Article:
Now there’s a new dilemma headed my way, to bungee jump or not to bungee jump? One of the biggest attractions at the bridge between Zambia and Zimbabwe is bungee jumping over the zambezi river below, to get an upside down view of Victoria falls. Normally, I’m all about adventure sports. But Bungee Jumping is my weak spot. I’ve happily jumped out of planes, but bungee jumping…you’ll have to push me off the platform to get me to go. Actually, come to think of it, the one time I did bungee jump, I got pushed off the platform…and squealed like a pig the whole way down. Confronted with this exciting challenge that I normally would sign up for, even when scared shitless, I decided to stay on solid ground this time. Why, you ask, did your usually adventure hungry friend decide on sanity for once?

My friend Nia jumped this very same day, just two hours before the Australian girl took the jump that almost took her life. Fate dealt Nia one lucky ass hand, and though I love Zambia and all of its wonderful people and natural wonders….I think I’m better off without needing favors from fate to keep me out of the jaws of crocodiles, just this once. Who know’s what I’ll be doing next week.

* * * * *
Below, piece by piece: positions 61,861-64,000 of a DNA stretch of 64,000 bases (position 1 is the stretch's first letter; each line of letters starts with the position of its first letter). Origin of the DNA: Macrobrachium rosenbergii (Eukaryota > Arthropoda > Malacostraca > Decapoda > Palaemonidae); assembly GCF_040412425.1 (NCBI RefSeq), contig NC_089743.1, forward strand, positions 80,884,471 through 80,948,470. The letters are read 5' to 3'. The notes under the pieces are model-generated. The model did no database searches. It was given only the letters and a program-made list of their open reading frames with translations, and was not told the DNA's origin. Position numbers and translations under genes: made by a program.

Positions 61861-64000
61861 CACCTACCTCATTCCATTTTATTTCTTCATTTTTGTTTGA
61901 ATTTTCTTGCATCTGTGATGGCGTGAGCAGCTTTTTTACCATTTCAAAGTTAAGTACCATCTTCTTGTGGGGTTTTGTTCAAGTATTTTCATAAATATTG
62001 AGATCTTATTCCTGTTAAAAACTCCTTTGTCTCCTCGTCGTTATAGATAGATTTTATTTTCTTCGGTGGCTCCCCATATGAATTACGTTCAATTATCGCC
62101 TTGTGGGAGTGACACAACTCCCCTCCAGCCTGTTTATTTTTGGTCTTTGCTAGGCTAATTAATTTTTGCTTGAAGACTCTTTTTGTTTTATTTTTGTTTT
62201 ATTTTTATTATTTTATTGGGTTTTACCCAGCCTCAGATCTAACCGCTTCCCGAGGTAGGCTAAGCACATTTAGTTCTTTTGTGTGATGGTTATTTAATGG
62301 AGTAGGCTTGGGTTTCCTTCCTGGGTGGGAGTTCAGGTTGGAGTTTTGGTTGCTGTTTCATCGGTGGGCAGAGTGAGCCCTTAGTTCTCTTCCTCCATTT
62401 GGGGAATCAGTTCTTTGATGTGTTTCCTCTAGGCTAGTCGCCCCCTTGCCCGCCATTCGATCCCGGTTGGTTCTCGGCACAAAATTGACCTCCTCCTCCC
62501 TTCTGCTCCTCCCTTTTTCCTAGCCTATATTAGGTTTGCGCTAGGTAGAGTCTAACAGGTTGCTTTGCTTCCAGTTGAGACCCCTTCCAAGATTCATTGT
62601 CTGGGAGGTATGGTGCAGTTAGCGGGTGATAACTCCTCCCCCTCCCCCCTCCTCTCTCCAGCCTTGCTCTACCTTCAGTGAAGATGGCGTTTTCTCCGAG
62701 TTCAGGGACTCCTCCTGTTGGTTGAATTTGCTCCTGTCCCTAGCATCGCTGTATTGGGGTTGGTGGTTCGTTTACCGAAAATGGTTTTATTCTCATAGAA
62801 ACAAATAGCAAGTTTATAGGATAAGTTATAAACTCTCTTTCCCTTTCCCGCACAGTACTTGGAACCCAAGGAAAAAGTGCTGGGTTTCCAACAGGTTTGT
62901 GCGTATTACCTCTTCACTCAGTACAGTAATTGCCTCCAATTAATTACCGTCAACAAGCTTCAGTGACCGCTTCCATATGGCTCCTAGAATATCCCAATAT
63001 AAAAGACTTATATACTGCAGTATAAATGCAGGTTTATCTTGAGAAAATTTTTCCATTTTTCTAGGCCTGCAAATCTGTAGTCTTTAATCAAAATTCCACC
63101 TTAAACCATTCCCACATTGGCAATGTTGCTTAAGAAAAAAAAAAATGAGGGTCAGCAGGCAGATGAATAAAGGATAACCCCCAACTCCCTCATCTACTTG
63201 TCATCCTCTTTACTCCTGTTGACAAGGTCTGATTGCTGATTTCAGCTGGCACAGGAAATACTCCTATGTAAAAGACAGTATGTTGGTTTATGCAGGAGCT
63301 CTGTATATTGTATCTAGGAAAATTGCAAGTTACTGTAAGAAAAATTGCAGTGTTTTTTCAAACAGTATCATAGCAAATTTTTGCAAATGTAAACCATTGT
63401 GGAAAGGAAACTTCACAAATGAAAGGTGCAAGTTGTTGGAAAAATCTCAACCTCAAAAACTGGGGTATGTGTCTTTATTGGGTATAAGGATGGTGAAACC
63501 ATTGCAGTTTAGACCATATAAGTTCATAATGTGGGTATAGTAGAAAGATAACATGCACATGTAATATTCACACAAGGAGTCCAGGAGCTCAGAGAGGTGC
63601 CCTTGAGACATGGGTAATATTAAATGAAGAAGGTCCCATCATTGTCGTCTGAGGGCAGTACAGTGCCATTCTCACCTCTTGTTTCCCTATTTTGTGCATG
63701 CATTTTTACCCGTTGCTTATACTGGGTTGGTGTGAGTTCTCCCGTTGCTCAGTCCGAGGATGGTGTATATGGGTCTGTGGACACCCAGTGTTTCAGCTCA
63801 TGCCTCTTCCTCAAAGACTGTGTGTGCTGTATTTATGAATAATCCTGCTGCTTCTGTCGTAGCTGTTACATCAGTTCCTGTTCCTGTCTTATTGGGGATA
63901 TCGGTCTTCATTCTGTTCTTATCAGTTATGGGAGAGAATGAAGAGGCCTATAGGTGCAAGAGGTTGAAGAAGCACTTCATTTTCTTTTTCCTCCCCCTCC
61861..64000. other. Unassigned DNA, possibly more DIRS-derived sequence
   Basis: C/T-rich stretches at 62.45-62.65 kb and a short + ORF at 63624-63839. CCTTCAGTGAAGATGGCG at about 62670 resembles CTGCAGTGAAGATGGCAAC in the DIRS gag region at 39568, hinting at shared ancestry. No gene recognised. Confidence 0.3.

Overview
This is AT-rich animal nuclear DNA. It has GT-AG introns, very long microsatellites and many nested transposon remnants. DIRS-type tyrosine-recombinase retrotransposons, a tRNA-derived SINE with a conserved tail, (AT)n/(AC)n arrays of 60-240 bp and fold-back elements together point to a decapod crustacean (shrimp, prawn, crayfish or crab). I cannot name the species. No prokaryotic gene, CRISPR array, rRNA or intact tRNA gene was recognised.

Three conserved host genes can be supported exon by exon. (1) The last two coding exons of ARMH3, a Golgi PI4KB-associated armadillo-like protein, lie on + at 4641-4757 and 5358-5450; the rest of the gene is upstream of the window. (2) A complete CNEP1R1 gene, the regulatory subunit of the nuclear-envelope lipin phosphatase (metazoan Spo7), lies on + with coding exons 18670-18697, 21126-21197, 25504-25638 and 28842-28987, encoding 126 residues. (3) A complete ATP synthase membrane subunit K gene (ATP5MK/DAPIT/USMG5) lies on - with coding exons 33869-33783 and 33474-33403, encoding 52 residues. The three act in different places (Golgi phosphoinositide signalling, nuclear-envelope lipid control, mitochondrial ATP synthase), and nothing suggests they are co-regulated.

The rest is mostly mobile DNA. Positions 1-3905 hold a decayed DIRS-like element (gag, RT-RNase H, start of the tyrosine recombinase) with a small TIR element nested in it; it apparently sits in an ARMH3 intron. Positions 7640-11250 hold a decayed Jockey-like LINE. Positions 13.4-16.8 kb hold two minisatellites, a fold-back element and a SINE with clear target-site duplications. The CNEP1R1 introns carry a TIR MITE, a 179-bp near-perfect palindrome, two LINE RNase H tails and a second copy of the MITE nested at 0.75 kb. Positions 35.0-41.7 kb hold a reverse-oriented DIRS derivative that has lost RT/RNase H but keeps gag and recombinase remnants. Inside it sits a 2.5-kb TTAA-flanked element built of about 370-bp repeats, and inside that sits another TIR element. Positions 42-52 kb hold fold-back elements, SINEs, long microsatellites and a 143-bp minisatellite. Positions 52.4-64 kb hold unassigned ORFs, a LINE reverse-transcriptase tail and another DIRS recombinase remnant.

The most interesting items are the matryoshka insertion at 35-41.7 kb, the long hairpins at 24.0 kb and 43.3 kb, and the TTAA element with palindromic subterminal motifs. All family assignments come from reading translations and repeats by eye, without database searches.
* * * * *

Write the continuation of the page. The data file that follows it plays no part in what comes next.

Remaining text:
So, having abandoned the days adrenaline rush, I decided to do a river floating tour down the Zambezi. Zambia never fails me at making things unexpectedly exciting. On my way to this adventure an elephant decided to  join the party, making an appearance in the bushes alongside the highway. I wouldn’t classify Livingstone as a rural area where Elephants just roam the highways, but apparently they’re known the block traffic on a regular basis. Mother nature still has some say around here!